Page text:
Vitamin D-dependent rickets type II (VDDR II) is an autosomal recessive disorder resulting from the defective response of vitamin D receptors (VDR) in the target tissues to the active hormonal form of vitamin D. Vitamin D is important for enhancing the absorption of calcium from the small intestine and for normal bone development. VDDR II is characterized by the early onset of rickets, alopecia, hypocalcemia, hypophosphatemia, secondary hyperparathyroidism, and elevated 1,25-(OH)2D3 levels.
Khan et al, 1996 were the first to report vitamin D-dependent rickets type II (VDDR II) in a consanguineous Bahraini family.
Al Anzy et al, 1998 described the clinical features of three siblings with clinically different severity of vitamin D dependent rikets type II with alopecia.
Paul and Al-Khusaiby, 1987 reported vitamin D dependent rickets with alopecia in an 18-month-old Omani male born to non-consanguineous parents.
Al-Khenaizan and Vitale, 2003 report two Saudi brothers with vitamin D-dependent rickets type II disease associated with alopecia of the scalp or the body.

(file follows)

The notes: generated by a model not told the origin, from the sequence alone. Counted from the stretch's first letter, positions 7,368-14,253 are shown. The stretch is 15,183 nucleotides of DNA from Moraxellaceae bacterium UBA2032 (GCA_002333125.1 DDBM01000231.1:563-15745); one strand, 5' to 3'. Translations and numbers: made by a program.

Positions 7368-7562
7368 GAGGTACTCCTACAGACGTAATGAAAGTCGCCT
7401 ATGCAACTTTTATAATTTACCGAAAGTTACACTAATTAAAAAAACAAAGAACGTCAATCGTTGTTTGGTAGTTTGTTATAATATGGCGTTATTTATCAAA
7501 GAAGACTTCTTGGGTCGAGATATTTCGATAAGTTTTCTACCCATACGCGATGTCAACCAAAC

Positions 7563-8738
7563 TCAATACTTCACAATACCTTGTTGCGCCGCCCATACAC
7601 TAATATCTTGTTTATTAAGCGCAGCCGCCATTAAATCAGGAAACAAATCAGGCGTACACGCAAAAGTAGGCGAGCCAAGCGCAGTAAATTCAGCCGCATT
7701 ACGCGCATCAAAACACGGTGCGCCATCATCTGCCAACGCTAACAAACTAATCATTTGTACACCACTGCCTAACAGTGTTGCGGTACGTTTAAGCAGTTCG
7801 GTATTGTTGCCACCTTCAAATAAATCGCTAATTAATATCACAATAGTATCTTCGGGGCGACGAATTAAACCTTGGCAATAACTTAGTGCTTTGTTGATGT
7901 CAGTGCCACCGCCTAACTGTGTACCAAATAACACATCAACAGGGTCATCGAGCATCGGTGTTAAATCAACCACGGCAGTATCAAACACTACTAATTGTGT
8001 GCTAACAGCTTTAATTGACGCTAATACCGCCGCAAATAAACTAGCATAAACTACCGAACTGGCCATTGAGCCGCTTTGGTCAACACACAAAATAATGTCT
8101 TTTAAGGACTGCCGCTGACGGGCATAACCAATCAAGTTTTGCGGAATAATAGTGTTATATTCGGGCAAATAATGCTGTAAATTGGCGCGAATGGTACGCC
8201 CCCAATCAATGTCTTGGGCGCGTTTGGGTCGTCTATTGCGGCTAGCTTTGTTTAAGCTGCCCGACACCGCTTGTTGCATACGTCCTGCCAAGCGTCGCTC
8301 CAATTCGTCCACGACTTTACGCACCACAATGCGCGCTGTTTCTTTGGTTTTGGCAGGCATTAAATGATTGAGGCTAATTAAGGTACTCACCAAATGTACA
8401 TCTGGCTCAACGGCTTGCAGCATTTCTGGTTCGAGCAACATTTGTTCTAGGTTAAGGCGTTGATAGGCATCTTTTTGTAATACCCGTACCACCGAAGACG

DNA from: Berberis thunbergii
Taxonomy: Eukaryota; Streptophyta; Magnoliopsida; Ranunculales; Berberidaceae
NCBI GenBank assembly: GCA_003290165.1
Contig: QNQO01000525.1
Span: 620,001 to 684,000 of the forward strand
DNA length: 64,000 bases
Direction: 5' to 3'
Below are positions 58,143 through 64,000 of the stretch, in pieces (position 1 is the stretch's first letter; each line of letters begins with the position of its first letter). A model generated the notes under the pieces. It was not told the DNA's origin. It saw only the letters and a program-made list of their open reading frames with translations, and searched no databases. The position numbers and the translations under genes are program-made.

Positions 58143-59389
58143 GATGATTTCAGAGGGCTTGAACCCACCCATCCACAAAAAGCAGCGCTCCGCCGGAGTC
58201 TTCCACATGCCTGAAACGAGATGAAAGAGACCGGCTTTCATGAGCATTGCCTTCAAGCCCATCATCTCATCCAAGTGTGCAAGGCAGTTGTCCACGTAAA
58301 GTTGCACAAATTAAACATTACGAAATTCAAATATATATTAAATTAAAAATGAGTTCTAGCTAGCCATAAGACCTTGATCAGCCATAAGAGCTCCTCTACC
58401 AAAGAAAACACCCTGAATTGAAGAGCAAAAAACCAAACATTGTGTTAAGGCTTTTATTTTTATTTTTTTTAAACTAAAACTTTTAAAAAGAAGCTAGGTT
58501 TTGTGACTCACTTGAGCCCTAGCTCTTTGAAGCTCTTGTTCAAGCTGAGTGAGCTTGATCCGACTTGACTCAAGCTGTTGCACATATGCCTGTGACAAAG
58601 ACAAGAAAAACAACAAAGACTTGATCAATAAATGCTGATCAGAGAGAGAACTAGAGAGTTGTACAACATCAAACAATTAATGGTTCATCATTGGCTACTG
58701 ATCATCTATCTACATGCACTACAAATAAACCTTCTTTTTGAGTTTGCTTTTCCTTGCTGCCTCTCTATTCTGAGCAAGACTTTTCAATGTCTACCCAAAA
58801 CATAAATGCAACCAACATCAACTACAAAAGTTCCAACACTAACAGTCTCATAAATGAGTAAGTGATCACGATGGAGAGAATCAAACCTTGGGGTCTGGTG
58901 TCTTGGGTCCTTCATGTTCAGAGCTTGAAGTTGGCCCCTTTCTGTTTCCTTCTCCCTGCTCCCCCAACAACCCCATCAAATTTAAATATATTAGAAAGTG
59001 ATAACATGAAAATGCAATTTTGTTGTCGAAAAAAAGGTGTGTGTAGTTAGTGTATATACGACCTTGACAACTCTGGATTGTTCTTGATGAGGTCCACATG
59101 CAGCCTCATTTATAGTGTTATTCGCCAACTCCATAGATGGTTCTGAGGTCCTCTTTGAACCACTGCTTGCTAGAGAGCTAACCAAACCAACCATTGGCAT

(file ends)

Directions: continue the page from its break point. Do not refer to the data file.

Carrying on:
Jabur, 2009 described the clinical features of two sisters with osteomalacia.
Aljubeh et al. (2011) reported two unrelated patients with Familial Vitamin D Resistant Rickets. Both patients showed severe growth and motor retardation, rickets with chest deformities, pulmonary abnormalities, with hypocalcemia, secondary hyperparathyroidism, and susceptibility to pulmonary infections. Vigorous treatment with IV calcium led to dramatic improvements in both cases, with normalization of abnormal biochemistries and healing of rickets. Both patients were found to carry the same novel missense p.R274H mutation in the VDR gene.